Filling the Joint
Where existing mortar has been removed to a depth of greater
than one (1) inch, these deeper areas should be filled first,
compacting the new mortar in several layers.
The back of the entire joint should be filled successively by
applying approximately 1/4 inch of mortar, packing it well into
the back corners. This application may extend along the wall for
As soon as the mortar has reached thumb-print hardness, another
1/4 inch layer of mortar approximately the same thickness
may be applied.
Several layers will be needed to fill the joint flush with the
outer surface of the masonry.
It is important to allow each layer time to harden before the
next layer is applied; most of the mortar shrinkage occurs during
the hardening process and layering thus minimizes overall shrinkage.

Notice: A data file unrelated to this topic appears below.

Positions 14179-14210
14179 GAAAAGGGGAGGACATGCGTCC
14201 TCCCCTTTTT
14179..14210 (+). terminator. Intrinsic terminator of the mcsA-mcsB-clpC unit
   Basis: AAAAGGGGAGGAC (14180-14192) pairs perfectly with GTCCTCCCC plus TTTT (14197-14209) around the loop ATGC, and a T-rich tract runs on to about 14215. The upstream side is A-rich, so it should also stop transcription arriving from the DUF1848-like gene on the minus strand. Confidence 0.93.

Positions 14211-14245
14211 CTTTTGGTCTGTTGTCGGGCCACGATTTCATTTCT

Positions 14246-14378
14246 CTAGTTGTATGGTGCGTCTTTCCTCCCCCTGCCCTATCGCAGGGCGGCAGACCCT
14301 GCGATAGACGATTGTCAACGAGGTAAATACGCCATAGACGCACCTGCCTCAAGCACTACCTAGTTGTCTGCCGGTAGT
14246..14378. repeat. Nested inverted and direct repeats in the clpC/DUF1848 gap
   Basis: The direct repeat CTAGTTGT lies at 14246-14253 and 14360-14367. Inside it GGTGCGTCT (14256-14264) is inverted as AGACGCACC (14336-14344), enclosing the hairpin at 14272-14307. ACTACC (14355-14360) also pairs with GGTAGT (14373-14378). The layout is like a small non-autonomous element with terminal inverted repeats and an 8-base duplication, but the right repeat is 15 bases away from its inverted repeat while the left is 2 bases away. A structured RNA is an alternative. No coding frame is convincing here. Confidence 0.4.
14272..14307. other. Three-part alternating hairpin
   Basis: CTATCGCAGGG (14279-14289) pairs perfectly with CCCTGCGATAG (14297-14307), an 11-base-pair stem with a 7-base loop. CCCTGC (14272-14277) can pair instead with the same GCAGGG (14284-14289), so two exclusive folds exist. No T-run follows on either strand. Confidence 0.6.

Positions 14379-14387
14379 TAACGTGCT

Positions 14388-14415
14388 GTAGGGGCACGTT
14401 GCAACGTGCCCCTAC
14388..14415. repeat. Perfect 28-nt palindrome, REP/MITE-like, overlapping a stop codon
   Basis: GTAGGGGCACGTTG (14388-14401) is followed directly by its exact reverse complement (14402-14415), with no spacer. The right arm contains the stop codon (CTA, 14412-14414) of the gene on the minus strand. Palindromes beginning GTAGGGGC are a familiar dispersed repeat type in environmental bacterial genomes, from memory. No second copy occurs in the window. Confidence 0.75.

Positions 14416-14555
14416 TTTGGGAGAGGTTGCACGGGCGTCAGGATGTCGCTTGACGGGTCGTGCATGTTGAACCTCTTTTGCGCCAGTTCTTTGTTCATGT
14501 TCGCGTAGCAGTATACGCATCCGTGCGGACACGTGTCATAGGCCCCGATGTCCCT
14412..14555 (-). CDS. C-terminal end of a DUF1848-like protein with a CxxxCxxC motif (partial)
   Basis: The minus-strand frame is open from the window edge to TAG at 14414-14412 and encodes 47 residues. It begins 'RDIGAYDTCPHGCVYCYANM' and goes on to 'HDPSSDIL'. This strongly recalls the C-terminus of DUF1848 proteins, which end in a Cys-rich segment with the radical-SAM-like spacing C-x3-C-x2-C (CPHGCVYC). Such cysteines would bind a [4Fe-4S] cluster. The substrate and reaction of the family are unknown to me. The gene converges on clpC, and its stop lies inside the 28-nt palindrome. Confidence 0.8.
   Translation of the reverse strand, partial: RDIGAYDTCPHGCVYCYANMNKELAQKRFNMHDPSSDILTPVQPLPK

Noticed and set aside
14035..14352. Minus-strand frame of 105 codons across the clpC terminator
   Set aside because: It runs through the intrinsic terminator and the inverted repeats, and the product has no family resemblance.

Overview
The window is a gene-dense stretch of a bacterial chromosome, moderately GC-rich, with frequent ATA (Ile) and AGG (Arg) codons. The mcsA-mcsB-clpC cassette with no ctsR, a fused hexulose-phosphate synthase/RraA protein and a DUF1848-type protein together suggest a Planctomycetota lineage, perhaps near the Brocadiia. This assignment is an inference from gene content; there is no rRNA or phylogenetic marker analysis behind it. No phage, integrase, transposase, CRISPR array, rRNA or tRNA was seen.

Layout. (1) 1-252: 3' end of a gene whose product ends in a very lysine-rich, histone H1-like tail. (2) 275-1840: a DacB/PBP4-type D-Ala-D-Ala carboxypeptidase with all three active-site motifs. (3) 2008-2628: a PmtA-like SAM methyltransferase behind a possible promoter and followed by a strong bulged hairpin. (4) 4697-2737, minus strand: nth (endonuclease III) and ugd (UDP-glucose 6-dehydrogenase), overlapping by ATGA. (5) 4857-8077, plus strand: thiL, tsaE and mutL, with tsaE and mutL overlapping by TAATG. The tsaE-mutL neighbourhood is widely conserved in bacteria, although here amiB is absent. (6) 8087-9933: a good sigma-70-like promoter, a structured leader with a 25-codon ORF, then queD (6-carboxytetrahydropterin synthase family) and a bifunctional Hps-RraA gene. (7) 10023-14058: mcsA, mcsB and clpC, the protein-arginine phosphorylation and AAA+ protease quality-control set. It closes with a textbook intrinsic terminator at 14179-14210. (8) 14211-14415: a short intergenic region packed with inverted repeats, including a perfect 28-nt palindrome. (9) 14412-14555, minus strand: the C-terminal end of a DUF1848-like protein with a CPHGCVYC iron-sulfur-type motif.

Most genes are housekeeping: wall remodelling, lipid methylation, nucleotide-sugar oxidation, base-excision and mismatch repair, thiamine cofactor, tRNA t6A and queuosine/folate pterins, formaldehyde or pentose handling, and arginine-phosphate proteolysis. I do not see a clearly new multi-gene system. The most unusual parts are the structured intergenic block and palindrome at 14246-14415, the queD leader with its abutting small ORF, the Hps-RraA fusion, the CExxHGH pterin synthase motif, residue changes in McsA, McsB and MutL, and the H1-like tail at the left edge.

When the final layer of mortar is thumb-print hard, the joint
should be tooled to match the historic joint. Proper timing
of the tooling is important for uniform color and appearance.
If tooled when too soft, the color will be lighter than expected,
and hairline cracks may occur; if tooled when too hard, there
may be dark streaks called "tool burning," and good
closure of the mortar against the masonry units will not be achieved.
If the old bricks or stones have worn, rounded edges, it is best
to recess the final mortar slightly from the face of the
masonry. This treatment will help avoid a joint which is visually
wider than the actual joint; it also will avoid creation of a
large, thin featheredge which is easily damaged, thus admitting
After tooling, excess mortar can be removed from the edge of
the joint by brushing with a natural bristle or nylon brush.
Metal bristle brushes should never be used on historic masonry.